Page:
The European Commission is currently drafting a plan that will standardize reporting requirements for companies that store data online in the event of lost or stolen personal data. As The New York Times reports, EC VP Nellie Kroes is writing the bill and hopes it will replace the current disparate laws that exist across the European Union with standardized procedures that would increase accountability when it comes to storing data online — in addition to standardizing laws across the 27 EU nations, more companies would be responsible for disclosing when a data breach is suffered.
The new law would call for any company with a large database stored online — for things like search, social networks, or cloud services — to disclose data breaches. This would open up companies like Apple, Microsoft, Facebook, Google, and even smaller ones like Dropbox to greater scrutiny. Those who don't follow the new directives will open themselves up to fines and sanctions. It's quite a change from the current, loosely-defined requirements that are typically only followed by those with more traditional customer databases, like telephone or utility companies.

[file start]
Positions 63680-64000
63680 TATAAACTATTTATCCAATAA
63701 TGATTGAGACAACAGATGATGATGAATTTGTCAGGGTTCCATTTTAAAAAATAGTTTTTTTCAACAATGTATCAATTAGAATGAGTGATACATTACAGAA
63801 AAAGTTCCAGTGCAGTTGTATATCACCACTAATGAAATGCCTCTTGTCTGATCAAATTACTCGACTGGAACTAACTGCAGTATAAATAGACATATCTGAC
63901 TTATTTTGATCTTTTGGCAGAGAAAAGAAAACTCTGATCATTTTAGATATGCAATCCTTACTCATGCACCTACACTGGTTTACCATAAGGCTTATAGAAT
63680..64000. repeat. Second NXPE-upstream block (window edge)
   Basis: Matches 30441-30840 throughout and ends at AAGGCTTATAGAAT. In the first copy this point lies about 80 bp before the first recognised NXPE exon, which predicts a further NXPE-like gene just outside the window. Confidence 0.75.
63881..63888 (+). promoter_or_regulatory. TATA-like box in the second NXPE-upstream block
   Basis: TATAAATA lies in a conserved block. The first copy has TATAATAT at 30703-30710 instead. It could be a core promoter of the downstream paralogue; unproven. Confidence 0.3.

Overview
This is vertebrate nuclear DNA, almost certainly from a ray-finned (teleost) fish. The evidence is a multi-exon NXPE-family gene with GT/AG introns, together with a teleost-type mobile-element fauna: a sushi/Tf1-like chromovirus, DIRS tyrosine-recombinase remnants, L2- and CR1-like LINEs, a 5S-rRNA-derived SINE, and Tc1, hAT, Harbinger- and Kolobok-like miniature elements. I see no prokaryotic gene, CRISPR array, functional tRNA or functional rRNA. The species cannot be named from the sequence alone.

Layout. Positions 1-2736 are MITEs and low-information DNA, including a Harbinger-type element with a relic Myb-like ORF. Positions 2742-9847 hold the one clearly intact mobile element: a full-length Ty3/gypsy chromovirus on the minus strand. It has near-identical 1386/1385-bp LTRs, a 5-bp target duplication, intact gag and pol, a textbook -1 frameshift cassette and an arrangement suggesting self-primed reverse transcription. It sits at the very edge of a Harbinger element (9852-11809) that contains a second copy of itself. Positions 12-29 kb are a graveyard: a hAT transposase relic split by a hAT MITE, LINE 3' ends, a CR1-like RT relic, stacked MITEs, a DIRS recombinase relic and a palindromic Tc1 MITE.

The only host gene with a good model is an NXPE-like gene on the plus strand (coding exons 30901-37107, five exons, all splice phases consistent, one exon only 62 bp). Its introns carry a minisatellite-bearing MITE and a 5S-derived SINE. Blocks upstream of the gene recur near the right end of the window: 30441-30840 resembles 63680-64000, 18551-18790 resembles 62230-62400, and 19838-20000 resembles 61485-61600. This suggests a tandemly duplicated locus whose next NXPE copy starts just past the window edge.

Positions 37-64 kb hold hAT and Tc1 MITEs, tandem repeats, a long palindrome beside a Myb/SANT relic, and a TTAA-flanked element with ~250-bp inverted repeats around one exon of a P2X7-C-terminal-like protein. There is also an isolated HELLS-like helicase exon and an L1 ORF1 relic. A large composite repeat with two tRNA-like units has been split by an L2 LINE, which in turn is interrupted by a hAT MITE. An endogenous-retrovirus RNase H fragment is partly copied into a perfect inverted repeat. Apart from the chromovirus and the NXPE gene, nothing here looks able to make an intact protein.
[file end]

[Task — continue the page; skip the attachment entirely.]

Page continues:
While this new bill could represent a major change, it's not a huge surprise — Kroes and the EC have long shown interest in internet privacy concerns, with Google being a particular target of recent concern. That said, there are concerns that the proposed new system would overwhelm the national regulators responsible for following up on the data disclosures. There's also a sentiment that the proposal needs more strict and defined guidelines as to what specifically would trigger the need for a report and what companies specifically would be bound by the new plan. Kroes plans to publicly share details of the new plan Friday, and we expect that will be followed by a long back-and-forth period of hammering out such details.